2023 Delhi floods | How govt. did not see Delhi’s worst flood coming – even 24 hours before it

April 27, 2024 04:58 pm | Updated 05:34 pm IST - New Delhi

A person wades through flooded Yamuna Bazar area, in New Delhi on July 15, 2023.

A person wades through flooded Yamuna Bazar area, in New Delhi on July 15, 2023. | Photo Credit: Sushil Kumar Verma

On July 10, 2023, as Yamuna’s level in Delhi crossed “warning level”, like it happens during most monsoons, Delhi Chief Minister Arvind Kejriwal addressed a press conference. “Taking into account various predictions by experts, a substantial increase in the water levels of the Yamuna is unlikely,” the Chief Minister told reporters with a sense of relief.

But by 5 p.m. that day, the river breached the “danger mark” (a higher level, which puts different authorities on alert) and continued to rise to an all-time high on July 13.

As it turns out, it was not just the Chief Minister who got it wrong.

An analysis by The Hindu of forecasts issued by the Central Water Commission, the agency which monitors floods in India, shows that not only did it not predict that Delhi might see the worst flood in its history, but the agency, kept saying that the water level will “remain steady”, even as it continued to rise through July 12 to reach the highest ever level on July 13.

The forecasts of the CWC were being used officials of the Delhi government to take decisions and it affected decision making, multiple officers confirmed. “The only prediction of water level we have is from the CWC and if the prediction was better, it could have led to better decision making,” a senior official of the irrigation department of the Delhi government, which ran a flood control room in Delhi said.

Remain steady?

Forecast numberFORECAST Issuing timeExisting water level (metres)Official Forecast
207.1 by 11 to 13 hours on July 12 and thereafter "remain steady"
207.35 by 11 to 13 hours on July 12 and thereafter "remain steady"
207.57 by 22 to 24 hours on July 12 and thereafter "remain steady"
207.72 by 22 to 24 hours on July 12 and thereafter "remain steady"
207.99 by 04 to 06 hours on July 13 and thereafter "remain steady"
208.30 by 07 to 09 hours on July 13 and thereafter "remain steady"

At 2:30 a.m. on July 12, as the water level of Yamuna kept rising, the CWC issued a forecast, that the level of Yamuna at the Old Railway Bridge (ORB) in Delhi, is expected to reach 207.1 metres between 11 a.m. to 1 p.m. July 12 and likely to “remain steady” thereafter. (The level at ORB is considered as Delhi’s official water level.)

But not only the river attained the level of 207.14 by 6 a.m., it kept rising after it.

This prompted the CWC to issue another forecast at 6:30 a.m., that the level is expected to be 207.35 metres between 11 a.m. and 1 p.m. on July 12 and likely to “remain steady” thereafter.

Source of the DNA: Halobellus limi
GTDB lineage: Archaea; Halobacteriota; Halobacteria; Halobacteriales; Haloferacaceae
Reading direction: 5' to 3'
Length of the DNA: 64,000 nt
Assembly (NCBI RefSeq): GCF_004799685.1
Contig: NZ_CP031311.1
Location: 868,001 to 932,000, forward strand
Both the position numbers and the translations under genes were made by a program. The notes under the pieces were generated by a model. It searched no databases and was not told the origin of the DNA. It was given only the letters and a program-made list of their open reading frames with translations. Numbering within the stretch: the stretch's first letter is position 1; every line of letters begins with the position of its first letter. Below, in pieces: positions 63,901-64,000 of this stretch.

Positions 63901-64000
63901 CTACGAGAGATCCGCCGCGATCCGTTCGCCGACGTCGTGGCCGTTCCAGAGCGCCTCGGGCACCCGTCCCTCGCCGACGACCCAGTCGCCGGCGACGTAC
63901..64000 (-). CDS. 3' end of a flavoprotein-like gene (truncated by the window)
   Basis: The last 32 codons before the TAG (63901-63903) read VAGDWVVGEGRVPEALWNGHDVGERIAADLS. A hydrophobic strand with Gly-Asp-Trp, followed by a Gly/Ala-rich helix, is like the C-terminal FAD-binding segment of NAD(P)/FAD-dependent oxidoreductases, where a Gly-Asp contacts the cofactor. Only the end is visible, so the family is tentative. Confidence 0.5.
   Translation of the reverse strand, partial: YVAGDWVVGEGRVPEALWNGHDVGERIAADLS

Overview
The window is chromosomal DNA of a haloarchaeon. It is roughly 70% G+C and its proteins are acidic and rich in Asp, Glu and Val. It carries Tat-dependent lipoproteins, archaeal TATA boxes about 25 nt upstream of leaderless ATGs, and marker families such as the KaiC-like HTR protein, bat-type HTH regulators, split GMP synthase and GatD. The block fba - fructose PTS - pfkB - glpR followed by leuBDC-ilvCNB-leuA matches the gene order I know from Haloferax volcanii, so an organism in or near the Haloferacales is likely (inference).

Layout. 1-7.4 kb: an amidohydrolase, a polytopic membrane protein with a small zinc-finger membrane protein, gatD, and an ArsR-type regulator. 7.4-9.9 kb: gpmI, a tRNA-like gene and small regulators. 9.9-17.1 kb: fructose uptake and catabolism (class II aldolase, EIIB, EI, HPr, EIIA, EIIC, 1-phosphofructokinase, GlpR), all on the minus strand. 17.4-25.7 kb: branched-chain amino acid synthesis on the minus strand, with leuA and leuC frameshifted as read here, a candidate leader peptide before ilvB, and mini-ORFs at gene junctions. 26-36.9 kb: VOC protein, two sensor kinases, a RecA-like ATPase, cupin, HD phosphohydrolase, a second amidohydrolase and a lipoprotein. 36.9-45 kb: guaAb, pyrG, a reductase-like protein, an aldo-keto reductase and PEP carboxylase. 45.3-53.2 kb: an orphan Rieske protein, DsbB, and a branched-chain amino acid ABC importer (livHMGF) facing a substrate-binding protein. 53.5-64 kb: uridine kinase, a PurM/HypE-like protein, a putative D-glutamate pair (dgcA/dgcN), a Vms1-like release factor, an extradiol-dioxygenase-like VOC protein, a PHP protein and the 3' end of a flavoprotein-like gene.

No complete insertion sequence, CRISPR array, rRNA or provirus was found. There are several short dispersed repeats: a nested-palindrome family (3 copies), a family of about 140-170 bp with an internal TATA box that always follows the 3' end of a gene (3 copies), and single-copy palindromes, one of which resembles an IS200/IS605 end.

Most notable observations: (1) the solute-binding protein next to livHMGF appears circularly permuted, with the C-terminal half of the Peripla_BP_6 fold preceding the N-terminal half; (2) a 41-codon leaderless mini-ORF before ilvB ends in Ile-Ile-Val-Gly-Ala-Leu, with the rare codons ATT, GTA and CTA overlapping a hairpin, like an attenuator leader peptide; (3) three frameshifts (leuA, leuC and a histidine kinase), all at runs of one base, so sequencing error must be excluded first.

But by 10 am, the level was 207.34 and it kept rising after it.

The CWC, had issued a total of six such forecasts on July 12, all stating that the level would “remain steady”, but all of them proved to be wrong, official forecasts by the CWC, accessed by The Hindu show. These forecasts have not been put in the public domain by the CWC.

“We have been monitoring floods in India for over a decade and the CWC has gotten the prediction wrong on many occasions,” said Himanshu Thakkar, coordinator of South Asia Network on Dams, Rivers and People (SANDRP), who has been working on issues related to rivers for the past three decades.

Mr. Thakkar highlighted that lack of accurate predictions of water level of rivers have many times led to improper management of dams/barrages, leading to floods in downstream areas, which could have been avoided.

The CWC did not respond to an email seeking comments.

The CWC’s forecasts are output of a mathematical model created by the organisation and it is dependent on the rainfall predictions made by the India Meteorological Department (IMD) and other factors.

“The long-term forecast (five-day or seven-day) is dependent mainly on IMD predictions on rainfall and the short-term forecast (less than 24 hours) is chiefly based on water levels at different monitoring stations upstream from a particular point,” a CWC official said.

When asked about the mistakes in the forecasts, the official said, “The short-term forecasts also rely on cross section of the river and encroachments of floodplains could have reduced the width of the river, resulting in the errors.”

The official said that an interim report by a committee appointed by the Union Ministry of Jal Shakti (MoJS) has recommended that the ‘warning’ and ‘danger’ levels of Yamuna in Delhi should be reviewed. “The committee is also looking into possible issues related to forecasting of floods too in its final report,” the official added.

But the CWC has in the past claimed in official statements that they have predicted floods with an accuracy of 86-98%. When asked about this, Mr. Thakkar said, “These are just claims by the organisation and there is no third-party independent audit of it. The government should do audits, so that there will be transparency.”

This is last part of the five-part series Yamuna - Beyond Ebb and Flow. Click here to read the full series.

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